Storage, Transport, and Fate of Perfluoroalkyl Acids (PFAAs) in a Wastewater Reuse and Groundwater Recharge System

Kalle L. Jahn, Demian M. Saffer, Katherine H. Freeman, Sara A. Lincoln

Research output: Contribution to journalArticlepeer-review

1 Scopus citations


Perfluoroalkyl acids (PFAAs), a group of synthetic compounds associated with adverse human health impacts, are commonly found in effluent discharged from wastewater treatment facilities. When that effluent is used for irrigation, the fate of PFAAs depends strongly on soil PFAA retention properties and effluent PFAA loading history. The relative importance of PFAA retention factors under natural field-scale conditions remains uncertain, and the historical record of effluent PFAA concentrations is limited. Using soil cores collected from the Penn State Living Filter (irrigated with treated wastewater effluent for nearly 60 years), we evaluated PFAA mass balance in the irrigated soils and estimated historical effluent PFAA concentrations. Total accumulated perfluorooctanesulfonic acid (PFOS) and perfluorooctanoic acid (PFOA) masses measured in soils in 2014 were more than 450 times greater than annual mass loads applied during the 2020 effluent irrigation. Column mass balance models reproduced the observed PFOS and PFOA profiles, providing an estimate of historical effluent PFOS and PFOA concentrations: 70–170 ng L−1 and 1,000–1,300 ng L−1, respectively. Estimated concentrations were comparable to measurements in other wastewater effluents in the 1990s and 2000s, indicating that wastewater-irrigated soils can serve as integrated records of historical PFAA loading to the environment. Mass balance calculations suggest that PFOS breakthrough to groundwater occurred 50 years after the start of wastewater irrigation, whereas simulated PFOA breakthrough occurred after only 10 years of irrigation. While wastewater irrigation of soils facilitates retention and reduces effluent PFAA loading to surface waters, resulting PFAA storage in soils potentially creates long-term sources of PFAAs to groundwater.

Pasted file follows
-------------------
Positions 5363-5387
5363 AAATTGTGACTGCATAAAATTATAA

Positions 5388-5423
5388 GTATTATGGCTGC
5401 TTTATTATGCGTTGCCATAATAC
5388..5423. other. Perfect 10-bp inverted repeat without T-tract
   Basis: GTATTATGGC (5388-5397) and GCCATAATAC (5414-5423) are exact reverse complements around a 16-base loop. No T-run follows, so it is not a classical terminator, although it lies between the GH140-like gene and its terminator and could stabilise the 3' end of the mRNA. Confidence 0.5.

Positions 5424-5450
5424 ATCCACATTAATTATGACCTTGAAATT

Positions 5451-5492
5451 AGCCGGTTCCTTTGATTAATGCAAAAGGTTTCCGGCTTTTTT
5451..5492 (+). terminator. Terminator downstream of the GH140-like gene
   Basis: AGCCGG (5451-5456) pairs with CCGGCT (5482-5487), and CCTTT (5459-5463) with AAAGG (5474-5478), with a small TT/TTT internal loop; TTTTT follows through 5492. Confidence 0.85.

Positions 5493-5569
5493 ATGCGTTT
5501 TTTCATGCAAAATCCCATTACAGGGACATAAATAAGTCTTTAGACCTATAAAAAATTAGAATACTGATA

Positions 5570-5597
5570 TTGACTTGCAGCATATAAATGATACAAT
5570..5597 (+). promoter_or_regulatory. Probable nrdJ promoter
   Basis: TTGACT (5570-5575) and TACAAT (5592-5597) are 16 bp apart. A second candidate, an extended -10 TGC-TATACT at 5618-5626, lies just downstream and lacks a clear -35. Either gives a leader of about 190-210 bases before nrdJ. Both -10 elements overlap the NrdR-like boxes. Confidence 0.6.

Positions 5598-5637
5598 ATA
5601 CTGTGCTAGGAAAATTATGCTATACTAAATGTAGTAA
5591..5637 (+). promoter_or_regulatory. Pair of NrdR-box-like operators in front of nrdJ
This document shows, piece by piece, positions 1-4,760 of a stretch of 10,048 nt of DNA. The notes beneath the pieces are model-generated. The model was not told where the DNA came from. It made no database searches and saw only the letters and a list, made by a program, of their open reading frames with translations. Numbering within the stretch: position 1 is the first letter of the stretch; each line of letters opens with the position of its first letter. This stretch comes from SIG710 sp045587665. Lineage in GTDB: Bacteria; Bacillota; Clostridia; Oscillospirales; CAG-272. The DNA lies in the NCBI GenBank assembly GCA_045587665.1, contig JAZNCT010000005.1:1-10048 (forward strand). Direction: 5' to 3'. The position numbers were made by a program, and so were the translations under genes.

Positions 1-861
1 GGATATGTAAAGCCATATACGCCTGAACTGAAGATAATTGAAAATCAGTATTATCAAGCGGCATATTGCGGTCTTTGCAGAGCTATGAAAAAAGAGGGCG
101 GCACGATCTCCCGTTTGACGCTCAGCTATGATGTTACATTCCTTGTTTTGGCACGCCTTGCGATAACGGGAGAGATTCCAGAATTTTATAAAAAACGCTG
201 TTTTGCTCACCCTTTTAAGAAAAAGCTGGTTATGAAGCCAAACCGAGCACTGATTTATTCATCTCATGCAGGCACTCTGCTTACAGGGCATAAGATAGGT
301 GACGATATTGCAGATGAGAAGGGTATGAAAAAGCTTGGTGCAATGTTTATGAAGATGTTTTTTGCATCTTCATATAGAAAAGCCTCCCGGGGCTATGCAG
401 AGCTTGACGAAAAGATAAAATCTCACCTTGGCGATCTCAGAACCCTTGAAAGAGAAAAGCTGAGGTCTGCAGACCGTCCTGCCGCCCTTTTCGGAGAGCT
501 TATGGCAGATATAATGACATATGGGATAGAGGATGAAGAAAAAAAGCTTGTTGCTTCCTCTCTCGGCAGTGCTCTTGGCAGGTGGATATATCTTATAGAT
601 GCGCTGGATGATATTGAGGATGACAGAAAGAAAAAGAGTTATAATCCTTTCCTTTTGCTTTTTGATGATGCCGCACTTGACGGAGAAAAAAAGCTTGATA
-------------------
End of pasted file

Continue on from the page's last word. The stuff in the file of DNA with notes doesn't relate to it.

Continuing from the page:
Original languageEnglish (US)
Article numbere2022WR034321
JournalWater Resources Research
Issue number9
StatePublished - Sep 2023

All Science Journal Classification (ASJC) codes

  • Water Science and Technology

Cite this